G. M. Saridis, B. J. Puttnam, R. S. Luis, W. Klaus, T. Miyazawa, Y. Awaji, G. Zervas, D. Simeonidou, and N. Wada, “Experimental demonstration of a flexible filterless and bidirectional SDM optical metro/inter-DC network,” in European Conf. on Optical Communication (ECOC), 2016, paper M.1.F.3.

Klonidis, D.

D. Klonidis, F. Cugini, O. Gerstel, M. Jinno, V. Lopez, E. Palkopoulou, M. Sekiya, D. Siracusa, G. Thouénon, and C. Betoule, “Spectrally and spatially flexible optical network planning and operations,” IEEE Commun. Mag., vol.  53, no. 2, pp. 69–78, 2015.
[Crossref]

Kozicki, B.

M. Jinno, B. Kozicki, H. Takara, A. Watanabe, Y. Sone, T. Tanaka, and A. Hirano, “Distance-adaptive spectrum resource allocation in spectrum-sliced elastic optical path network,” IEEE Commun. Mag., vol.  48, no. 8, pp. 138–145, 2010.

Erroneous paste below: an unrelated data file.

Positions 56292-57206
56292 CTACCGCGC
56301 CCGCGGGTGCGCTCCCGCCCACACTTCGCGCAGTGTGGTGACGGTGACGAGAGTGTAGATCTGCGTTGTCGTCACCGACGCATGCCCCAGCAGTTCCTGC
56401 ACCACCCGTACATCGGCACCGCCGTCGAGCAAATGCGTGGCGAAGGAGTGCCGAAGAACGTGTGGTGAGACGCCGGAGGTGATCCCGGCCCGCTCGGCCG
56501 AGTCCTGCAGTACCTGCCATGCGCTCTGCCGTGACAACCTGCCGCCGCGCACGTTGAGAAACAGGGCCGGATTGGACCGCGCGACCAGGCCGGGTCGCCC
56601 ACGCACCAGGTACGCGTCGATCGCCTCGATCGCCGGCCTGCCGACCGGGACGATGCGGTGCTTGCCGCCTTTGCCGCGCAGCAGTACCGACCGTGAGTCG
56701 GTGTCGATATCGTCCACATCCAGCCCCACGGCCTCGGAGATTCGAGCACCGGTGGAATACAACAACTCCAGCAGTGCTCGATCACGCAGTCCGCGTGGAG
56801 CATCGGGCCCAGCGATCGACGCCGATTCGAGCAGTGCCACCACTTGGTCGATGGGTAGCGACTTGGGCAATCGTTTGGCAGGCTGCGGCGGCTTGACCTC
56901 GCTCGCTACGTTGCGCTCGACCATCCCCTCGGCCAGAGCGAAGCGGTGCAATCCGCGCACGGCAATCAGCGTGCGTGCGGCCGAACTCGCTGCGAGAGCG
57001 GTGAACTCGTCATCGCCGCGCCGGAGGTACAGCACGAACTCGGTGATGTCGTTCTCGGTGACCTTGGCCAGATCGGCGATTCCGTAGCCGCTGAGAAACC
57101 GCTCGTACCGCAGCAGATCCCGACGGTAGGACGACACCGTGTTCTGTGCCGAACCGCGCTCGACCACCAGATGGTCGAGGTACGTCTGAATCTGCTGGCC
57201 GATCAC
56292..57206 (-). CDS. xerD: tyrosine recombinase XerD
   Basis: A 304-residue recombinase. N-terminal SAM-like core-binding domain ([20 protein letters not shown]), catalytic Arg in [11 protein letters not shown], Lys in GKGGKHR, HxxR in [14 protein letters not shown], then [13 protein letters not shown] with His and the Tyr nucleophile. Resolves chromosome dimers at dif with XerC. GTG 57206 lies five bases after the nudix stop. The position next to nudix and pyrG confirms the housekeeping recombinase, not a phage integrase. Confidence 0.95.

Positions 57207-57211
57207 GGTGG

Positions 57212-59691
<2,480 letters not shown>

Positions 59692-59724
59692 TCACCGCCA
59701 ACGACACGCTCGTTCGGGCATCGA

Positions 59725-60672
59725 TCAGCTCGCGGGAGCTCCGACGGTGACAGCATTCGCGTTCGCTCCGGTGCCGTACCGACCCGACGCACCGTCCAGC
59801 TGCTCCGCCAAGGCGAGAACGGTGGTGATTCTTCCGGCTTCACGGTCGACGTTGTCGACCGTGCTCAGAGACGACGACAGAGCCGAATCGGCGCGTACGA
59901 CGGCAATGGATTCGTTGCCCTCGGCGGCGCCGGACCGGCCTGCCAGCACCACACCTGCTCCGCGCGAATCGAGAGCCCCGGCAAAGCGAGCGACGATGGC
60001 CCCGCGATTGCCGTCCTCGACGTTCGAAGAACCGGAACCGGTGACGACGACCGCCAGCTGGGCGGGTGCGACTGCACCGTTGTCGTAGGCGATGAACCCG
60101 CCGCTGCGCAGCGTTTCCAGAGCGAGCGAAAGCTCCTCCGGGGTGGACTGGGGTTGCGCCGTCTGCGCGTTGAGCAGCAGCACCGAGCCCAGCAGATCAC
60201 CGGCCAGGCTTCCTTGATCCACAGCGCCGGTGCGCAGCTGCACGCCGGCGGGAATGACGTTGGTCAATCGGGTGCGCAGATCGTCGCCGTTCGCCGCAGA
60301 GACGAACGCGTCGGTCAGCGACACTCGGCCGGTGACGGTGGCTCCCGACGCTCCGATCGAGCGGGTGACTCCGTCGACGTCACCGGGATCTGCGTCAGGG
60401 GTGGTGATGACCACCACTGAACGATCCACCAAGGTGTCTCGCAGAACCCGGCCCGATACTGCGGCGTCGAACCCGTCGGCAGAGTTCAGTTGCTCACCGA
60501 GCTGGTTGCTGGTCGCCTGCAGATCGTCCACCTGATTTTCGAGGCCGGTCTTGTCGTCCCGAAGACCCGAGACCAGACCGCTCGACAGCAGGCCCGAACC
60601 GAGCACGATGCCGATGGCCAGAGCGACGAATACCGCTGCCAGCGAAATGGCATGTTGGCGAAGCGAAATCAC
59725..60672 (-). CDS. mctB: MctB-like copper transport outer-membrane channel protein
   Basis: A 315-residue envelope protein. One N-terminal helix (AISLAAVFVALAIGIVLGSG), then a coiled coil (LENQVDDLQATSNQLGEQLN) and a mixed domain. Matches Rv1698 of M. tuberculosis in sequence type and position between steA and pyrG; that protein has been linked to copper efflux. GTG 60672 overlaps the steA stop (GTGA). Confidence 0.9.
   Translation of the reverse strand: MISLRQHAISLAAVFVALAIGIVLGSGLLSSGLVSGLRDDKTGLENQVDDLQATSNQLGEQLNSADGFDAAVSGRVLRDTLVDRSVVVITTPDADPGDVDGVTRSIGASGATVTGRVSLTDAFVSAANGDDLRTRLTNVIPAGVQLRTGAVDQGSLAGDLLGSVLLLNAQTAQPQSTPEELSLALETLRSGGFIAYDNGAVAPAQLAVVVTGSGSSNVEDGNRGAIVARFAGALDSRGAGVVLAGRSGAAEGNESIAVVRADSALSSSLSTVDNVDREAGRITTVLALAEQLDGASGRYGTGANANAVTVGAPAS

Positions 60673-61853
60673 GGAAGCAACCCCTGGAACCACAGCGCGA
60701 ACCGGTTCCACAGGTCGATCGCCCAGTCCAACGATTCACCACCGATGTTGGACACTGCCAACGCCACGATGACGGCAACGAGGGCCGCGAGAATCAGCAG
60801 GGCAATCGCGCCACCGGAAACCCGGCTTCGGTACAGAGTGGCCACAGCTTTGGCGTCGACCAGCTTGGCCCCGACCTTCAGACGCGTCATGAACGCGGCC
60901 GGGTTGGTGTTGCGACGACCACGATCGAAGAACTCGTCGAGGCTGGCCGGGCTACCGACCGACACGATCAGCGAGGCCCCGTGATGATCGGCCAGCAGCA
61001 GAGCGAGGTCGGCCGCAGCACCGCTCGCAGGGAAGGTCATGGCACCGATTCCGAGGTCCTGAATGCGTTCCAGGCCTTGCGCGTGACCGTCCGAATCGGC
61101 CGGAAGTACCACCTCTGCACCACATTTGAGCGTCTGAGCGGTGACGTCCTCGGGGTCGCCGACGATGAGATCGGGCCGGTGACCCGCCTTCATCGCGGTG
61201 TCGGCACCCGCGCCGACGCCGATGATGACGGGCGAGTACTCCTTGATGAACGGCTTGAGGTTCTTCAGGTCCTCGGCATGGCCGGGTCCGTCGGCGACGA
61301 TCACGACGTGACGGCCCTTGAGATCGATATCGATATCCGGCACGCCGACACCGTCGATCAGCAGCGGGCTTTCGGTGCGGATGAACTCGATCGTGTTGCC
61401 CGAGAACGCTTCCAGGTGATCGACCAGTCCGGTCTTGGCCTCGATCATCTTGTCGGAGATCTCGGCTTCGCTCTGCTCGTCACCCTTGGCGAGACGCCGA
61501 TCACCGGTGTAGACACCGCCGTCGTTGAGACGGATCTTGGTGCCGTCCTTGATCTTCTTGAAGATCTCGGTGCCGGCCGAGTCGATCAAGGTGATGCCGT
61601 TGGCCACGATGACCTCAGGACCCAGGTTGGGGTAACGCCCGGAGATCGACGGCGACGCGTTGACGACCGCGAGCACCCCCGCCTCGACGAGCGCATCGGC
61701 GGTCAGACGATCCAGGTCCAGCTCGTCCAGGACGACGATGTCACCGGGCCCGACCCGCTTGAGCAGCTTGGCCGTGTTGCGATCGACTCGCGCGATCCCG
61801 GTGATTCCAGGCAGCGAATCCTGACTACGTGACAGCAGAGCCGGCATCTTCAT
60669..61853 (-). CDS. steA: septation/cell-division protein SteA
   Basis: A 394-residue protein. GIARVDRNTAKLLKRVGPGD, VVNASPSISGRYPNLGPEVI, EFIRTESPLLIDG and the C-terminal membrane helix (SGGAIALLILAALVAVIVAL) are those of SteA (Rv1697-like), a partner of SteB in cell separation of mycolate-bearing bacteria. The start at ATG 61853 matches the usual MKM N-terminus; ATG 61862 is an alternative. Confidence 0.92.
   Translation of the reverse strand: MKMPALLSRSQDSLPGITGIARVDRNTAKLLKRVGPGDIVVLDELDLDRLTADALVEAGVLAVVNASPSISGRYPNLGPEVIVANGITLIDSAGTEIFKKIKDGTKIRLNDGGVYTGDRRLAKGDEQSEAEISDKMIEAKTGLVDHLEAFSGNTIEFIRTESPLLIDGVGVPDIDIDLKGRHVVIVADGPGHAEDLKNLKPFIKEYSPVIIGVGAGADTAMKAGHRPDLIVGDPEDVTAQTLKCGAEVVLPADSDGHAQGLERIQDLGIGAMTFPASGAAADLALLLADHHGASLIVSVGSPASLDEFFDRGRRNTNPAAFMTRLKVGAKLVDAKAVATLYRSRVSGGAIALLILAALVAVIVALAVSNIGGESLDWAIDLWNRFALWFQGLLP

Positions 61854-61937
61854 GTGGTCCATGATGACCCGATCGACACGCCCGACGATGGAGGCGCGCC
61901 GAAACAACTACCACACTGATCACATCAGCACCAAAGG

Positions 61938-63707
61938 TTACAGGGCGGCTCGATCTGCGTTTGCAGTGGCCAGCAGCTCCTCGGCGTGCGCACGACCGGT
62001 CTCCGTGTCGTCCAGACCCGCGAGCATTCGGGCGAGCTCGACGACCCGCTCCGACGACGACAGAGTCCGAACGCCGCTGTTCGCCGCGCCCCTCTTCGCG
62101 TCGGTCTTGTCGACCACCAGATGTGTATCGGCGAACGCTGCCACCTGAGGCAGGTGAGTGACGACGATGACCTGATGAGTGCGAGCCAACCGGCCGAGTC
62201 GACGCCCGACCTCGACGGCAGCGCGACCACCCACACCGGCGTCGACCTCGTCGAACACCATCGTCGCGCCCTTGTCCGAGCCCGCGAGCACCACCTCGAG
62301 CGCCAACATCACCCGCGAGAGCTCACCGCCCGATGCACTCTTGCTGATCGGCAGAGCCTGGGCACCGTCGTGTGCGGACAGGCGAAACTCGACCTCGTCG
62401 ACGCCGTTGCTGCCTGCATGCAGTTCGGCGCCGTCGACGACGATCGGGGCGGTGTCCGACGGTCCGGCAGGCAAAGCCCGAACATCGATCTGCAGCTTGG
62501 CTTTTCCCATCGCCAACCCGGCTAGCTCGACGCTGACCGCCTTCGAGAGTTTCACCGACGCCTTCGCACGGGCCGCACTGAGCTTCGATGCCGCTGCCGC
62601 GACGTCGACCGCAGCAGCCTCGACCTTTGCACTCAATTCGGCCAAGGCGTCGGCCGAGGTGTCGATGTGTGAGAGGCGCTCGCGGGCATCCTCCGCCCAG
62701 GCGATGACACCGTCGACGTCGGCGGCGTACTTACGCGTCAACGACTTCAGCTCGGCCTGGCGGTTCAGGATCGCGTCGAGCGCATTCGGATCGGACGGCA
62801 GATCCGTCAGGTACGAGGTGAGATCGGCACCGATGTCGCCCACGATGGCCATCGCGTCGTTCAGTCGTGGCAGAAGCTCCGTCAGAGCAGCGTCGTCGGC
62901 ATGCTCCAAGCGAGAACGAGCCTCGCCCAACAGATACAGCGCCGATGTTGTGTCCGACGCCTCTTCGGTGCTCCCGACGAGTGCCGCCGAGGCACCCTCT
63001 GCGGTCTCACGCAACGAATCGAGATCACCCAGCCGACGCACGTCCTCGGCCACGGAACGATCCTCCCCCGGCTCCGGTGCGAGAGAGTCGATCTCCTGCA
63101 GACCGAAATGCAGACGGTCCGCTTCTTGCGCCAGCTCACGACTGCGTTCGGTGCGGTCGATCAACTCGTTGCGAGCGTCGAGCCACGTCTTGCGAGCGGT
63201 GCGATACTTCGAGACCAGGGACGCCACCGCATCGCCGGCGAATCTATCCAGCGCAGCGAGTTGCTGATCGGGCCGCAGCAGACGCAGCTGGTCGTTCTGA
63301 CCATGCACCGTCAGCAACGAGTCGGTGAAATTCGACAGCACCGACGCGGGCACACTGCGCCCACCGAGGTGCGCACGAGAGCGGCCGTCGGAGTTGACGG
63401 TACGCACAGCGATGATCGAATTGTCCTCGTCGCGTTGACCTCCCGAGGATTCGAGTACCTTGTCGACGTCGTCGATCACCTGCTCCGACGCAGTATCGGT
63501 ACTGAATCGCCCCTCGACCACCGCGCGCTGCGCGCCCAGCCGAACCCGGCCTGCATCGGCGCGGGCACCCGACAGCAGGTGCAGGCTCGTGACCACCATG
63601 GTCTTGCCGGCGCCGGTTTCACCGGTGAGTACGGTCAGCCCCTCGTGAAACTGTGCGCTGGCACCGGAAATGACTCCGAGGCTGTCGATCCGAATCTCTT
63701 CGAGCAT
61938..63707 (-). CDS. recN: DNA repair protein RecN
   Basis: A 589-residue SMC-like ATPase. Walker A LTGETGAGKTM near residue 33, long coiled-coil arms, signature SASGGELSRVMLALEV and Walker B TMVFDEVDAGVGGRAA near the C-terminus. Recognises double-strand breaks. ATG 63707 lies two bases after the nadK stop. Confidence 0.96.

[Crossref]

M. Jinno, H. Takara, B. Kozicki, Y. Tsukishima, Y. Sone, and S. Matsuoka, “Spectrum-efficient and scalable elastic optical path network: architecture, benefits, and enabling technologies,” IEEE Commun. Mag. vol.  47, no. 11, pp. 66–73, 2009.
[Crossref]

Kudou, T.

K. Harada, K. Shimizu, and T. Kudou, “Hierarchical optical path cross-connect systems for large scale WDM networks,” in Optical Fiber Communication Conf./Int. Conf. Integrated Optics and Optical Fiber Communication (OFC/IOOC), 1999, vol. 2, pp. 356–358.

LaRochelle, S.

N. K. Fontaine, T. Haramaty, R. Ryf, H. Chen, L. Miron, L. Pascar, M. Blau, B. Frenkel, L. Wang, Y. Messaddeq, S. LaRochelle, R. J. Essiambre, Y. Jung, Q. Kang, J. K. Sahu, S. U. Alam, D. J. Richardson, and D. M. Marom, “Heterogeneous space-division multiplexing and joint wave- length switching demonstration,” in Optical Fiber Communication Conf. (OFC), 2015, paper Th5C.5.

Liu, L.

R. Proietti, L. Liu, R. P. Scott, B. Guan, C. Qin, T. Su, F. Giannone, and S. J. B. Yoo, “3D elastic optical networking in the temporal, spectral, and spatial domains,” IEEE Commun. Mag., vol.  53, no. 2, pp. 79–87, 2015.